FWIW #40 - Graphs Don't Lie

Posted by Eugene Kelly(E. Aly) on Jan 2nd 2024

FWIW #40

The end of an interesting year has passed. Just when I thought we were in an Alice in Wonderland scenario, events showed me the worst craziness was still to come. I’m not going to go through the litany of geopolitical issues around the world. No one knows how those events will play out. When humans reach a point at which they feel they either have an upper hand over others or want to secure their power base in their locale, they commit crimes (war itself is a crime) and try to use the resultant blowback to prove their power and solidify their power base. The likelihood of a miscalculation on the part of many participants in this geopolitical turmoil continues to climb every day. That is a reason for maintaining liquidity in your portfolio.

The real issue affecting you and your financial health continues to be the Federal Reserve and the Biden administration’s Treasury Department. I’ve been critical of the Fed and continue to be so. It’s important, however, to understand that while I point out what I believe are debtor-biased policies of the Fed, those biased actions are part of what a portfolio’s composition should be based on. Fed and Treasury actions are reality. You can’t build your portfolio based on what monetary and fiscal policy should be but what monetary and fiscal policy is. So, let’s look at reality and what it means for your portfolio. We want to start with two definitions of inflation:

1.Too much money chasing too few goods.

2.With fiat currency, the monetary authorities deliberately issue too much currency with the intent of devaluing the currency in the present and future.

The Fed and Washington blame the inflation we have experienced and continue to experience on the pandemic, supply chain disruptions, and any number of issues they can conjure up to make you think inflation is not their fault. Look at this chart—it tells the truth.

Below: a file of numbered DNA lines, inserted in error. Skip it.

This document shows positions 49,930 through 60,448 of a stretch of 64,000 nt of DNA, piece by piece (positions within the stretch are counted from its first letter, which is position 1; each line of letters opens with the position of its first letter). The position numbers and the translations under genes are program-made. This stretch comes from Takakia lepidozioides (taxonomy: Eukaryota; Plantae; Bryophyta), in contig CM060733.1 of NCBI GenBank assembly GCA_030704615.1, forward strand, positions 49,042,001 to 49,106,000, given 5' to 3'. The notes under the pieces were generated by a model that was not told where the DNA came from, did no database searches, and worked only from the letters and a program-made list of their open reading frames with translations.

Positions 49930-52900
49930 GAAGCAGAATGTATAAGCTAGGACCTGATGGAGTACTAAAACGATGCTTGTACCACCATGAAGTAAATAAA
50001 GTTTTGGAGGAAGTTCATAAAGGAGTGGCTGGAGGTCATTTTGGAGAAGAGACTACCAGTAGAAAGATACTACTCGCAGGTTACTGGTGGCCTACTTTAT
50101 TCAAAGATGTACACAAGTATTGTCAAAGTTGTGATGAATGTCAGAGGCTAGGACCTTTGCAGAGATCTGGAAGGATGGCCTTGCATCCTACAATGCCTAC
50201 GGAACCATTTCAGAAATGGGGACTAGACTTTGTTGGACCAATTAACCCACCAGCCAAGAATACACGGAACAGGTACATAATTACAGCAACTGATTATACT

M2 (M2SL) and Real M2 Money Stock (M2REAL)

Units: M2SL—billions of dollars, seasonally adjusted; M2REAL—billions of 1982–84 dollars, seasonally adjusted


The M2REAL series deflates M2 money stock (https://fred.stlouisfed.org/series/M2SL) with CPI (https://fred.stlouisfed.org/series/CPIAUCSL).

Before May 2020, M2 consists of M1 plus (1) savings deposits (including money market deposit accounts); (2) small-denomination time deposits (time deposits in amounts of less than $100,000) less individual retirement account (IRA) and Keogh balances at depository institutions; and (3) balances in retail money market funds (MMFs) less IRA and Keogh balances at MMFs.

Beginning May 2020, M2 consists of M1 plus (1) small-denomination time deposits (time deposits in amounts of less than $100,000) less IRA and Keogh balances at depository institutions; and (2) balances in retail MMFs less IRA and Keogh balances at MMFs. Seasonally adjusted M2 is constructed by summing savings deposits (before May 2020), small-denomination time deposits, and retail MMFs, each seasonally adjusted separately, and adding this result to seasonally adjusted M1.

Source: Board of Governors of the Federal Reserve System (US), M2 [M2SL] and Real M2 Money Stock [M2REAL], retrieved from FRED, Federal Reserve Bank of St. Louis; https://fred.stlouisfed.org/series/M2SL, December 21, 2023.

 In case you don’t have colored lines, the M2 money supply is the blue line that starts lower in the 1960s, then crosses over the red line, M2 deflated by the CPI, in 1983, and accelerates to the upper right by October 2023. The red line is on the graph to show the accelerating inflation, i.e., devaluation, of the currency every year since 1960. Further, each vertical shaded area of the graph denotes a recession. Notice there were more recessions from 1960 to 1990 (six) than there have been from 1990 to 2023 (three). Economists will tell you the fewer recessions are due to Fed monetary policy change and the continued deficit spending by the federal government enabled by the Fed policy shift. When Alan Greenspan’s Fed deliberately changed from Paul Volcker’s creditor-friendly, stable currency, monetary policy in the 1980s and early 1990s to a debtor-friendly monetary policy, fiscal and monetary discipline were abandoned. Since the Fed policy change, excessive irresponsibility on the part of debtor/speculators and their infection of individual speculators has been the trigger causing recessions. Each time, the Fed quickly responded to political pressure and modified any recession by pumping out more money and suppressing market-determined interest rates to help the debtor/speculators and their political associates.